Each quarter in Reality Check,
Stuart Buchanan of Acuitus Finance reviews the current property
lending outlook and gives examples of financing that has been
secured on the type of assets that are regularly offered for sale
Q3 2011: The Lending
Stuart Buchanan of Acuitus Finance comments: "Encouragingly,
several new lenders have come into the market during the third
quarter of the year. They are providing both an alternative source
of finance and offering commercial loans with much lower stress
rates. These new lenders will often look at a borrower's overall
income position. This is enabling higher loan-to-value ratios to be
achieved - sometimes as high as 75%.
"As a whole, Q3 saw property lending remain reasonably active as
many UK and Irish banks continue to divest themselves of their
property loan books and borrowers have to look elsewhere for
"There was further positive news for borrowers as swap rates
continued to fall. Five-year swap rates tracked down and touched
1.4% during Q3.With the market expecting the Bank of England base
rate to remain at its current low level, investors looking to
secure long-term rates are seeing a very attractive
"Looking ahead, investors who are planning to refinance to
unlock equity, buy a new property or who have an existing property
term loan coming to an end during the next six months, should
consider the following:
- Start the process
early: a typical finance deal is taking on average
three months from start to drawdown.
- Find the right
lender: there is no longer one lender who finances
all properties. There are five major lenders currently reducing
their UK property exposure in 2011 and it is expected that they
will pursue this strategy for the next 2-3 years. Accordingly, when
looking for finance it makes sense to discount these lenders at the
facilities: they are still available for good
- Watch the lease length: don't
let your property's lease get too short before initiating
- Loan Terms: In the
year to date, the majority of lenders have moved to offering loans
with a maximum term of five years. This has been mainly due to the
new Basle III banking regulations which require banks to hold more
capital on their balance sheets for longer term loans. Unless there
is a change to these regulations - which seems unlikely - this
trend is here to stay.
- Lending Margins:
Margins have either remained the same during the last quarter or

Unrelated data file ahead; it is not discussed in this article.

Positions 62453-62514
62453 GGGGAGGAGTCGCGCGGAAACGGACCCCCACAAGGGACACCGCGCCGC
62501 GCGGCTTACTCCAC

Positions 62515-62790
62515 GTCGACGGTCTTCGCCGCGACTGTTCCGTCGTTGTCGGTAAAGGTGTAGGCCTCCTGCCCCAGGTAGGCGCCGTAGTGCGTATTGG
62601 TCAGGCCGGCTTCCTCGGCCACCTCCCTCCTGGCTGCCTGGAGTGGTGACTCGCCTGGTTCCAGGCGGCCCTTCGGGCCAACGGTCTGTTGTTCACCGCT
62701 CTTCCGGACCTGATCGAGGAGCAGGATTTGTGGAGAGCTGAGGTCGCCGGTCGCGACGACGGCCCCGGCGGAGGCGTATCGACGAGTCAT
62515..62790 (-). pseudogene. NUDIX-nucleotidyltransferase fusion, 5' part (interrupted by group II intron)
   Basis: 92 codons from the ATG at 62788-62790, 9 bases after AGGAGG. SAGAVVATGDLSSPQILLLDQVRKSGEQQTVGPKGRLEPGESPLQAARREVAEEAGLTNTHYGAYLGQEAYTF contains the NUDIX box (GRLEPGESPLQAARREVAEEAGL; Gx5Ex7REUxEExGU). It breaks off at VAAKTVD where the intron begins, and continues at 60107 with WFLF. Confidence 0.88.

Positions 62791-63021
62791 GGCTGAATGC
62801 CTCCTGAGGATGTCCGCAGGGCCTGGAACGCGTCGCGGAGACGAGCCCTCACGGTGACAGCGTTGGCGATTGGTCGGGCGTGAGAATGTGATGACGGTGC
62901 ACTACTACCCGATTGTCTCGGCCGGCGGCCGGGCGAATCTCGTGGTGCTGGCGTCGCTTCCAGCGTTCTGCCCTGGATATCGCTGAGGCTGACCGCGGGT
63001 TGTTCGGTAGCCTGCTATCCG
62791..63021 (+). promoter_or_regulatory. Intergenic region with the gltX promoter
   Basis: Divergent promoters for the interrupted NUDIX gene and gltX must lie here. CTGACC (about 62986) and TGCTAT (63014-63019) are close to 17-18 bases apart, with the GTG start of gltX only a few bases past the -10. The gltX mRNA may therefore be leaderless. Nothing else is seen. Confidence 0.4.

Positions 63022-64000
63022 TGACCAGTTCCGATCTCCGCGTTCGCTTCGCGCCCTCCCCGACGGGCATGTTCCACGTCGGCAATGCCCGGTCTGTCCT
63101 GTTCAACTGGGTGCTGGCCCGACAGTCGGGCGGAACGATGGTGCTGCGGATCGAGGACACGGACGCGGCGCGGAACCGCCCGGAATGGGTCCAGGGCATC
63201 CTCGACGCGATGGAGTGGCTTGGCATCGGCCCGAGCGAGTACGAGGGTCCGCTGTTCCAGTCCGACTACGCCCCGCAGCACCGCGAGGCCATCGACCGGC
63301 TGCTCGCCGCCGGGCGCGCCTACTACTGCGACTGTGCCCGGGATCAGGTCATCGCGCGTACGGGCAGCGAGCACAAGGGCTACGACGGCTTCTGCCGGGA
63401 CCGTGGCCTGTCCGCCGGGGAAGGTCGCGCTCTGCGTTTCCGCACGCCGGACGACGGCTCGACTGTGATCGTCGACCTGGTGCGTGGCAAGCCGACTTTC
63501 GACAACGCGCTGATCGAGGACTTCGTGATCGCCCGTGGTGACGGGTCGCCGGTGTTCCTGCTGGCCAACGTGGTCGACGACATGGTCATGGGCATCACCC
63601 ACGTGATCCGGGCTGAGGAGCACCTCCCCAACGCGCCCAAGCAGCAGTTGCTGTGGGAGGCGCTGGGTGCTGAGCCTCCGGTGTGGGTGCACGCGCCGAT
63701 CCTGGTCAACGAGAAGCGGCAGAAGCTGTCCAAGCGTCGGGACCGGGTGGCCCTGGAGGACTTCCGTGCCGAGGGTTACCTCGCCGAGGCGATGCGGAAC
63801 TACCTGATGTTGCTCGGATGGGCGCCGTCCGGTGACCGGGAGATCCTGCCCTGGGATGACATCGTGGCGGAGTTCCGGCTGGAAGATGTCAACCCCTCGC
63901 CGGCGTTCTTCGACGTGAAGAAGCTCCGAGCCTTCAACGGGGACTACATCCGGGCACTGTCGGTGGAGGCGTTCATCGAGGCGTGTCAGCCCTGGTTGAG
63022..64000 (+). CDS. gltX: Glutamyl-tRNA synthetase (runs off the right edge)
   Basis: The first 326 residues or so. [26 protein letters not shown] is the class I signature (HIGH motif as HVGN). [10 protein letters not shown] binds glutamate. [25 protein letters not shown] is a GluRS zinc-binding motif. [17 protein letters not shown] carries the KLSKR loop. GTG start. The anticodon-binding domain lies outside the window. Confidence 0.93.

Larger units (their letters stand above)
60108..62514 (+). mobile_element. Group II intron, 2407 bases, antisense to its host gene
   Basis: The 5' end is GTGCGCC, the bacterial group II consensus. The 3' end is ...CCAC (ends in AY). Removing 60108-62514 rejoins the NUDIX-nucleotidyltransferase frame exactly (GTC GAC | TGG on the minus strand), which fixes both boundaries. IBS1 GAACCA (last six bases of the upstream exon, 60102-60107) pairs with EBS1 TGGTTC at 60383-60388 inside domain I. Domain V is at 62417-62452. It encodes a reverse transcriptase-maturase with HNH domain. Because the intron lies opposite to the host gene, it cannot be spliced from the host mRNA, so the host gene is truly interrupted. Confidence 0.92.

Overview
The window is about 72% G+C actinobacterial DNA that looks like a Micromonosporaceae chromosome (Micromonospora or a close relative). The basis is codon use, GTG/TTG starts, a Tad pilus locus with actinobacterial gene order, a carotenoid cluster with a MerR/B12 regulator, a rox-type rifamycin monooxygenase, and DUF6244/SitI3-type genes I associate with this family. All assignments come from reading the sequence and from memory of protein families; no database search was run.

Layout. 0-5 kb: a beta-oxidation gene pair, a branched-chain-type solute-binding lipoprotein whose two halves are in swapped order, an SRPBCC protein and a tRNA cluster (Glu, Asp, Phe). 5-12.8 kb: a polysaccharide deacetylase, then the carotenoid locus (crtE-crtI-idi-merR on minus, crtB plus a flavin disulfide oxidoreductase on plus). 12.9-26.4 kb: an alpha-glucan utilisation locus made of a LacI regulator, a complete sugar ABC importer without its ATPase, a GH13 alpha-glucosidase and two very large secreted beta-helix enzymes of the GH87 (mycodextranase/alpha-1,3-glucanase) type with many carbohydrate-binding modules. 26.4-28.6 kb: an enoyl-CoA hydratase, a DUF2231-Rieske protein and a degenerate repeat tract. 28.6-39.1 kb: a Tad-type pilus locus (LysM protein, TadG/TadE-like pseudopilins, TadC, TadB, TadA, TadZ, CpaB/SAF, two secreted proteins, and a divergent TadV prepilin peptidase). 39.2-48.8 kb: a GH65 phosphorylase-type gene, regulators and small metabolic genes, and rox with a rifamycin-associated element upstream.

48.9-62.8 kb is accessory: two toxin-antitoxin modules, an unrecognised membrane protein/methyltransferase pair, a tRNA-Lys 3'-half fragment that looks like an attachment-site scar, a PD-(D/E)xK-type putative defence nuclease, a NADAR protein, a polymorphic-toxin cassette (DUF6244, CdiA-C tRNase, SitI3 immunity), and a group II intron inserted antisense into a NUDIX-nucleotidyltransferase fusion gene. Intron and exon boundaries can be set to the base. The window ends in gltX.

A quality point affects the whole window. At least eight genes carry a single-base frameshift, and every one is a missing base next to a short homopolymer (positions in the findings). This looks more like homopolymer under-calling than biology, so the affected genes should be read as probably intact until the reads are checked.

have edged up to 0.25% as lending between European banks has become
more cautious and swap rates have reduced. Average margins are now
around 2.5 - 3.5%.
- Loan-to-Value Ratios: It is
unusual for commercial property investment to be able to attract
finance with more than a 70% Loan-to-Value ratios. In order to
achieve this LTV ratio, lenders will inevitably require the asset
to be let on a lease term of more than 15 years.
- Break Clauses:
Regardless of the term of the lease, all lenders now assume as a
matter of course that if there is a break clause in a lease then
that is when the lease will end. There is no optimism in their
analysis of these situations.
- Base and Libor Rates: There is
a general consensus among lenders that base rates will not increase
during the next 12 months. Libor rates have increased during the
last quarter with three-month Libor now about 0.5% above BOE
- SWAP Rates: Swap rates fell
substantially during Q3 with the five-year swap rate staying under
2% for the past two months.
What's out there?
Example of recent financings secured in the market:
- An ASK restaurant with a 15-year
lease was refinanced at 65% LTV at a margin of fixed for five
years. Loan size/margin: £900,000 / 2.75% over the five-year swap
rate reflecting all-in rate of 4.15%.
- Refinance of a mixed residential and
commercial investment portfolio with the residential loans
secured on a 25-year unbroken term and the commercial on a 15-year
unbroken term. Loan size/margin: £3m / split loan at 3% over the
five-year swap rate and 3.6% over BOE base rate.
- Refinancing of a charity shop
investment with a fresh lender which required a high LTV to
avoid using cash to reduce the existing loan due to the current
interest rate stress tests. A 75% loan-to-value was achieved using
the client's surplus company income. . Loan size/margin: £750,000 /
3.3% over BOE base rate.
- A development loan for a Mayfair
residential property with a gross development value of
£6.5m. The loan was 65% of the purchase cost and 50% of the
refurbishment cost. Loan size/margin: £2.7m / 3.75% over BOE base
- Unlocking equity from an unencumbered
commercial portfolio of long and short leases with a mixture
of tenant strength to allow the purchase of new properties. Loan
size/margin: £3.7m / 3% over Libor.
If you would like more information on any
of the points raised here or need to discuss financing, please
contact Stuart Buchanan at Acuitus Finance:
Direct line: + 44 (0)20 7193 2108
/ Mobile: +44 (0)7879 432868